Evans School: While in residence at UW, you will be collaborating with Social Work and Evans adjunct faculty to connect social work students in Bern and Seattle. Please share how you and Jennie will facilitate learning across these two different social and political settings.

Debra: My university is encouraging digital exchange classes in a particular format called COIL, where students first meet in a few sessions all together, then work in small mixed-nationality groups, and finally rejoin at the end of the semester presenting their work. The idea is that we can have an environmentally friendly academic and cultural exchange, with students only flying for longer semester or year-long exchanges. This is important as our shorter exchanges are being geographically limited: no more travels outside of Europe. Jennie and I are going to do a single session exchange to test how it works. The Swiss and American students will read the same or similar materials, and then we will meet for an online seminar. Depending on student feedback following the exchange, I am hoping we might develop a semester-long course. This is, however, not such a simple thing. Administratively there must be similar course needs in the two locations, and then there is the question of whether students can really exchange on a long-term joint international project on-line. And then I wonder if such a course could be a first step towards an exchange agreement. This is hard for us in Switzerland, as a few students would want to visit the US, but the US universities – even state schools – are just too expensive comparatively. Anyhow, the potential positive is big, so it’s worth a try, right? I also think the Swiss students would like the Pacific Northwest – related to the next question!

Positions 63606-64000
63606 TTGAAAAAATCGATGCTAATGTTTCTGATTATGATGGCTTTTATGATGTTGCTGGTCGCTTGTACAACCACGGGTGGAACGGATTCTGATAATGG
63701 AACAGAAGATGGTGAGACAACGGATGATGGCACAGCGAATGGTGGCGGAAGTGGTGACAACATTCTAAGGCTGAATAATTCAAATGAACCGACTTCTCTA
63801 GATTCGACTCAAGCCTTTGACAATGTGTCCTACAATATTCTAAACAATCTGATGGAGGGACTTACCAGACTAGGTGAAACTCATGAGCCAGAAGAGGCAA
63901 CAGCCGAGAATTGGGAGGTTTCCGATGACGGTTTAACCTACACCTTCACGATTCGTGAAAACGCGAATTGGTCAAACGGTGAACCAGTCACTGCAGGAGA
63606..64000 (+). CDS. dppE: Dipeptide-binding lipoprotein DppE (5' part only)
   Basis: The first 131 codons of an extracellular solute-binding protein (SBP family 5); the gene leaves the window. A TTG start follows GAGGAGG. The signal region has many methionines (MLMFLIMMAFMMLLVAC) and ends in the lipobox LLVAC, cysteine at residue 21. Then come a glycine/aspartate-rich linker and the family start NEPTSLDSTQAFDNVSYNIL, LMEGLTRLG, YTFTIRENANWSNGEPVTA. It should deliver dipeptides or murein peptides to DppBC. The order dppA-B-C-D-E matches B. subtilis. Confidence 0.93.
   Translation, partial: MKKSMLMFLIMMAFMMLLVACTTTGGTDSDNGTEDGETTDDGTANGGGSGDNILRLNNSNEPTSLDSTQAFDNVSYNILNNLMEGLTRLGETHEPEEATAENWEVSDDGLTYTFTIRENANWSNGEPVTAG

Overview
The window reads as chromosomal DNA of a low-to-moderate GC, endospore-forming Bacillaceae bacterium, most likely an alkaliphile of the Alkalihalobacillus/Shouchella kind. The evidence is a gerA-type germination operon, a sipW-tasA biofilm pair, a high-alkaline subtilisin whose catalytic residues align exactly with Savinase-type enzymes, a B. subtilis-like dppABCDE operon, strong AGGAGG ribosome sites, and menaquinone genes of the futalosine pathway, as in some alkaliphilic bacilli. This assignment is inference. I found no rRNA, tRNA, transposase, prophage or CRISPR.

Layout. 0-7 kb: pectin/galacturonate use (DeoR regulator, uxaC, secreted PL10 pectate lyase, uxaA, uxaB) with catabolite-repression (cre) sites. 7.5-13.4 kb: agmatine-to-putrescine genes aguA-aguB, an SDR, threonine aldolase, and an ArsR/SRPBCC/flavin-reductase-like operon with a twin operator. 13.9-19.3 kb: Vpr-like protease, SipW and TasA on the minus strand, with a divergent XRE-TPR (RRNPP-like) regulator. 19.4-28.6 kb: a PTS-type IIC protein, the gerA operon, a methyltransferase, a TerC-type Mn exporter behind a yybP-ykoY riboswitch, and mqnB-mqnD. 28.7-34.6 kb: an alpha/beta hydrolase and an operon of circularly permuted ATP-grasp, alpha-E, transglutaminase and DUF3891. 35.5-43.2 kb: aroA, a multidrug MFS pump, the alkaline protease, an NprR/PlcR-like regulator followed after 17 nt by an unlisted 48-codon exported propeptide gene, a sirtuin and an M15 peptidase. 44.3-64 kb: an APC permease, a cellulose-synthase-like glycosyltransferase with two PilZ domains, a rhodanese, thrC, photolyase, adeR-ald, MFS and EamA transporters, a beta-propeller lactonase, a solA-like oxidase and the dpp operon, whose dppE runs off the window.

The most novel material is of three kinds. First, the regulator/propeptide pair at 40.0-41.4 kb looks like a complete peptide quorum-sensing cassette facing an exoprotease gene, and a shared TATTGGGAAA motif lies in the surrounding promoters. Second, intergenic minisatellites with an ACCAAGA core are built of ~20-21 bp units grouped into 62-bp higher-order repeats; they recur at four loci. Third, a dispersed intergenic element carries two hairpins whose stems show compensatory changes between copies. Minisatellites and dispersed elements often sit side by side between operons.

Evans School: Exciting work!  Last question – what kind of adventures do you and your family hope to have while in the Pacific Northwest this spring and summer?

Debra: We are really thrilled to be in the Pacific Northwest!! We are planning camping in the San Juan Islands and Olympic Peninsula. Maybe an outing to Portland and Mount Rainier. I have fond memories of climbing around Leavenworth, but I think my daughter is still too young for that. Locally I am really excited to show my daughter the Ballard locks in June when the fish start to run, and we have already enjoyed the Burke Gillman trail. My husband is really excited about the biking around Seattle while I am working – and I am jealous! The nature here is just breathtaking and it is a privilege to be here.

Evans School: Sounds like you have a wonderful spring ahead! Welcome to our community!

Debra: Thanks!